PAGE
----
In addition to the animation driving mechanism, construction of animated help requires knowledge about application semantics, user interface semantics, user interface syntax and application context. The application semantics determines the steps needed to satisfy the help request. The user interface semantics determines whether the current state of the graphical interface will support the appropriate animated help scenarios. The user interface syntax gives detailed information on how each step will actually be performed. Preconditions are used in both application and user interface semantics for reasoning in help construction. The restoring of context is performed using help session history data to return to the original work context after an animation session.
   The implemented example uses a directory tree program where the graphical interface is kept simple. In future research the concept will be applied to more complicated applications.
XVision: A Comprehensive Software System for Image Processing Research, Education and Applications BIBA 203-210
  John Rasure; Danielle Argiro; Stephanie Hallett; Ron Neher; Marcelo Teran; Mark Young; Scott Wilson
XVision is a software system for image processing research, education and applications. XVision utilizes the X Window System Version 11, which provides a network transparent windowing environment and software portability. XVision is designed to facilitate:
  • data and algorithm exchange of new computer vision/image processing
       techniques,
  • image processing training and education,
  • development of turn key vision solutions for various application areas
       (automation, medicine, biology, astronomy, etc). XVision is a comprehensive system because it supports generation of new programs (extendibility), and integration, maintenance, modification and documentation of existing programs; and it includes:
  • three user interfaces; a menuing system, a quick command line interface that
       can be customized and a standardized UNIX-like command line interface. A
       visual programming language, xvglyph, is under development.
  • tutorials, manual pages, experiments, automated demonstrations and other
       supplemental documentation,
  • an image processing library written in C,
  • interactive image display and enhancement, image editing and creation, 2D,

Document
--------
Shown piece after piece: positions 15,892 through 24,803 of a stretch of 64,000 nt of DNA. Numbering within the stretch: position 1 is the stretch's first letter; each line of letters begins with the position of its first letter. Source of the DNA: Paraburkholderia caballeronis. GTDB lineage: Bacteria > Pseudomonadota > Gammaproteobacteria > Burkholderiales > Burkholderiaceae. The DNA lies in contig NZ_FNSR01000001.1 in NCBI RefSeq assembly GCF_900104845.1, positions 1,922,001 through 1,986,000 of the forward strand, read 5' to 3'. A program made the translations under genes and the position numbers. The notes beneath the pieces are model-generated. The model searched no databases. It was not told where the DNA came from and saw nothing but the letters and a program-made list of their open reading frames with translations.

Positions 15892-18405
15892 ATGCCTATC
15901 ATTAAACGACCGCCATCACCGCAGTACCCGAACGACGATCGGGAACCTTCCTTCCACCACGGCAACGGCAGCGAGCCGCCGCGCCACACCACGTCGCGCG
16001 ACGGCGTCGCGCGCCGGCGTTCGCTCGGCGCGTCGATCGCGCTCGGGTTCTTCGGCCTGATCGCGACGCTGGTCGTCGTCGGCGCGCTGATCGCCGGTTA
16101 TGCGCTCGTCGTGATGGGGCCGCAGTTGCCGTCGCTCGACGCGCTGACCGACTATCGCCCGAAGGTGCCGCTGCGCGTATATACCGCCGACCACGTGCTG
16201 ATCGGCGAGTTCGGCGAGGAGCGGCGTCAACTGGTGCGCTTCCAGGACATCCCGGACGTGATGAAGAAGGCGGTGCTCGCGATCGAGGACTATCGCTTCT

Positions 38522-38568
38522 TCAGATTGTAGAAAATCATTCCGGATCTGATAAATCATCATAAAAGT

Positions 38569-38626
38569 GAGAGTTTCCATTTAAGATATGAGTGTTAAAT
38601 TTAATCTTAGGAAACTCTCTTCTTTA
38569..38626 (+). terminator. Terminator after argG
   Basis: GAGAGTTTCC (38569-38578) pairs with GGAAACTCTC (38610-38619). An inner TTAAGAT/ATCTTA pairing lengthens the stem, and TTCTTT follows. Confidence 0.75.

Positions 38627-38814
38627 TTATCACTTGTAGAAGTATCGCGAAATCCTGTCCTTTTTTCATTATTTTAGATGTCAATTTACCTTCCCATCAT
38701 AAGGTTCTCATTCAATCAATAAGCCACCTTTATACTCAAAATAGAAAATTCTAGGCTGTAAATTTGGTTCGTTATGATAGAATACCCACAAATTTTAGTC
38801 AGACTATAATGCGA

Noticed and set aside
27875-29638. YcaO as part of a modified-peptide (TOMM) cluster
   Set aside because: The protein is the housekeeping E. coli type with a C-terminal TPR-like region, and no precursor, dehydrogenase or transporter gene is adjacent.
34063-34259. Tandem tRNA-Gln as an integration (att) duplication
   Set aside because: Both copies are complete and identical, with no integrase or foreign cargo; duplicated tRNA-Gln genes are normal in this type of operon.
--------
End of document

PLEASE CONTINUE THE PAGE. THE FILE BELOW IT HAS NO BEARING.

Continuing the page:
3D, and contour plotting, and data creation/display via user specified
       functions. The XVision project started in February of 1987 with its first release in August of 1987. This paper describes the second version which incorporates changes suggested by many of the users (over 30 different institutions) of XVision Version 1.0 [1]. One of the most important design goals of the XVision project is to provide for easy growth and extendibility. This has been accomplished by clearly defining software levels, software systems and their standard interfaces, and by providing programming tools and a variety of user interfaces for the XVision user/maintainer.
  • A Portable User Interface for a Scientific Programming Environment BIBA 211-220
      Vincent A., Jr. Guarna; Yogesh Gaur
    The subject of integrated programming environments for scientific computing has become very popular over the last few years. Environments such as Rn [CCHK87] are being constructed to help coordinate the disjoint activities of editing, debugging, and performance tuning typically seen in the program development cycle. One key aspect of an integrated development setting is the library of user interface tools which are available to the environment builders. Projects such as Andrew [MSCH86] have begun to construct reusable user interface libraries for client applications. This paper describes the interface tool kit for the Faust project being conducted at the University of Illinois. Faust is targeted at building a coherent development environment for scientific applications through the use of a library of portable user interface utilities.
    Jack: A Toolkit for Manipulating Articulated Figures BIBA 221-229
      Cary B. Phillips; Norman I. Badler
    The problem of positioning and manipulating three dimensional articulated figures is often handled by ad hoc techniques which are cumbersome to use. In this paper, we describe a system which provides a consistent and flexible user interface to a complex representation for articulated figures in a 3D environment. Jack is a toolkit of routines for displaying and manipulating complex geometric figures, and it provides a method of interactively manipulating arbitrary homogeneous transformations with a mouse. These transformations may specify the position and orientation of figures within a scene or the joint transformations within the figures themselves. Jack combines this method of 3D input with a flexible and informative screen management facility to provide a user-friendly interface for manipulating three dimensional objects.